And to think of it, you were on a Prime Minister’s scholarship and therefore honor-bound to respect the state that gave you that largesse. What you probably did not realize was that allegiance to the nation also implies unquestioning allegiance to all else that is bound up with the nation – like the national flower, the national bird, the national animal, and of course the national sport, which happens not to be cricket, incidentally, but which is made out to be one, such is our fealty to a colonial legacy. No latitude, no jokes, no tolerance at all in matters of India and Pakistan cricket. It is quite another matter altogether that some misguided artists on the other side of the border like the late Moin Akhtar chose to spare no one in his light-hearted takes on Indo-Pak cricketing series, including, gasp, their own Jawed Miandad! But for us, cricket is serious business – it is a matter of National Pride and you might even call it a National Religion, complete with its own gods and legions of the faithful. So no messing with that…you will be slapped with charges of sedition, no less.

Of course, you can always laugh it off and tell us about the Most Revered Father of the Nation who said some nice things about sedition and how it was everybody’s duty to be seditious. But those were different times and these are different times, tho’ we are not sure if you can tell the difference…

On our part, we patriotic Indians sing praises to our country in our schools and not to the victories of our neighbors who just happen to be better cricketers…we gently tip our heads and with deep fervor recite the National Anthem, Jana Gana Mana, and we know you Kashmiris are part of the “Vindhya Himachal Yamuna Ganga” line so you are squarely and undeniably part of our Bharat Mata. It is of course quite another thing that the poet who penned the lines of our National Anthem also wrote elsewhere about a world not broken up into fragments/ by narrow domestic walls…but that is a more serious tale for another day…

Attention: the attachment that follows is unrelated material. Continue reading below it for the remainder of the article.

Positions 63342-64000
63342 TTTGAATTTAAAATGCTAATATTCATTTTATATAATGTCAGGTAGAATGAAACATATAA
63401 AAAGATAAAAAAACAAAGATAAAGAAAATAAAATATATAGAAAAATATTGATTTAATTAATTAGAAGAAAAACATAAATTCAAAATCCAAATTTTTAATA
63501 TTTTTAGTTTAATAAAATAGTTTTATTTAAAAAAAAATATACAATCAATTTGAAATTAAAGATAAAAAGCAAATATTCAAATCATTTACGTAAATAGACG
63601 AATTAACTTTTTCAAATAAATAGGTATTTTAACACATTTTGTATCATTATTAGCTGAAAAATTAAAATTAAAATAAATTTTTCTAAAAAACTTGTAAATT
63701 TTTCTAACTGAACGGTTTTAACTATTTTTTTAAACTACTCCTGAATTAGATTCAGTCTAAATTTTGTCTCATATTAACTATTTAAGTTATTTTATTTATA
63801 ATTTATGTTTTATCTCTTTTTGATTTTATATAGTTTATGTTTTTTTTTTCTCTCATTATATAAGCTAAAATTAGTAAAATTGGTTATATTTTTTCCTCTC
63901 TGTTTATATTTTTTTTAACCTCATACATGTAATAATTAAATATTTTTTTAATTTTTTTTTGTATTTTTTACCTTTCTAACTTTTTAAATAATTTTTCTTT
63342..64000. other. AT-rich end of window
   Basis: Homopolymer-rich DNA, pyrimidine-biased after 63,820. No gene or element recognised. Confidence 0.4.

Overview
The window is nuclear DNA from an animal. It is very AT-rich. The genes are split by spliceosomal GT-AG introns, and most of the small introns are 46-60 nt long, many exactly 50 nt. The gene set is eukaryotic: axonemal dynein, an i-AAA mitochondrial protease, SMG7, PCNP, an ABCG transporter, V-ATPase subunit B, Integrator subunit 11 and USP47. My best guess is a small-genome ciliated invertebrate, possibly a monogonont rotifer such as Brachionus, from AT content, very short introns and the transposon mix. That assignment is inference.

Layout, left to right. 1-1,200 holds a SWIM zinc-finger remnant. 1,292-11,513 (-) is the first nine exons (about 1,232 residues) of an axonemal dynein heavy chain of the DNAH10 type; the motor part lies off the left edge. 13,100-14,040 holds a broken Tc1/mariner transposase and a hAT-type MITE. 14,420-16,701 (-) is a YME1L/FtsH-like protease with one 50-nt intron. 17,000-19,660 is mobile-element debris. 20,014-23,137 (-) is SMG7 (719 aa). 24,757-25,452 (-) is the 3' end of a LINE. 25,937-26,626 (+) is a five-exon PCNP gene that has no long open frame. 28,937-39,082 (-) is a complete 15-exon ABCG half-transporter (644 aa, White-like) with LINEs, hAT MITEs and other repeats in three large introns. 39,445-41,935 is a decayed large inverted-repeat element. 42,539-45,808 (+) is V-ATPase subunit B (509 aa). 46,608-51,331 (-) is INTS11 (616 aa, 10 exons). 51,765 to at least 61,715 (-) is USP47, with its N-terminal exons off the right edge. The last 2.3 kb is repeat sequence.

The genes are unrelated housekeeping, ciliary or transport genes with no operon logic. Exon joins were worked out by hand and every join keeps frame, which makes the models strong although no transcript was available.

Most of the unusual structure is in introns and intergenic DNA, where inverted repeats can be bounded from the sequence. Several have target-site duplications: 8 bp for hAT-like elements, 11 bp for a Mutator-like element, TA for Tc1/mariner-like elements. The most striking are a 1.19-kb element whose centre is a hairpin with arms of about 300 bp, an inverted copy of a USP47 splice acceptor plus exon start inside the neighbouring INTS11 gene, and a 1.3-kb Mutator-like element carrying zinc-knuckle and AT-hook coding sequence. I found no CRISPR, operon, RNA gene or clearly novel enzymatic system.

Umang Kumar is a communty-activist based in Boston, Massachusetts. Once an avid cricketer, he now enjoys a game of soccer whenever possible, though he unconsciously finds himself executing fashionable square-cuts in his imagination…”

6 thoughts on “No Country for Cricket: Umang Kumar”

  1. Yes, narrow domestic walls should be dismantled to enjoy the spirit of ‘Jana gana mana “

  2. Like people societies too need self-esteem. That is why the fascination with Olympic gold medals. It is one of the reasons that Indian media go over the top when some person of Indian origin achieves something great overseas. Also why Sachin is treated like god.Unfortunately there is very little in the present day to contribute to India’s self-esteem. So actions of the Kashmiri student kind can be seen as a blow to what little self-esteem we have.
    The way the students were treated was wrong. But it is easy to point out something that is wrong. It is much harder to understand why it exists and how to fix it. One cannot legislate against stupidity. Unfortunately most Indian intellectuals fail at this – one root of many evils plaguing the country.

  3. Thank you for this very humorous piece. Time and again, I have come across this judgement of disloyalty to the Indian nation and have given up on trying to convince people!

  4. Lovely piece! I thoroughly enjoyed it…but it’s still stuck in an Indo-Pak continuum and that wretched game of cricket, and it’s not quite tweaking the boundaries of nationalism and whatever…

    I say this of course as an uncompromising football player, coach and fan…

    So let’s put it like this, sport always comes first for me.

    When it comes to cricket I will cheer and support with my whole heart any team that plays against India, including Papua New Guinea, Gabon, Yemen and the Seychelles.

    If india or anyone else play Pakistan in hockey, I always cheer Pakistan because from 1960, they have always produced more dazzling hockey players than we have.

    In football, I always root for Brazil except if they play an African country. I will only break this pattern if India qualifies for the Fifa World Cup.

    But then you know what they say in the continent of Africa about India never qualifying for the World Cup? Because every time they got a corner, they built a shop…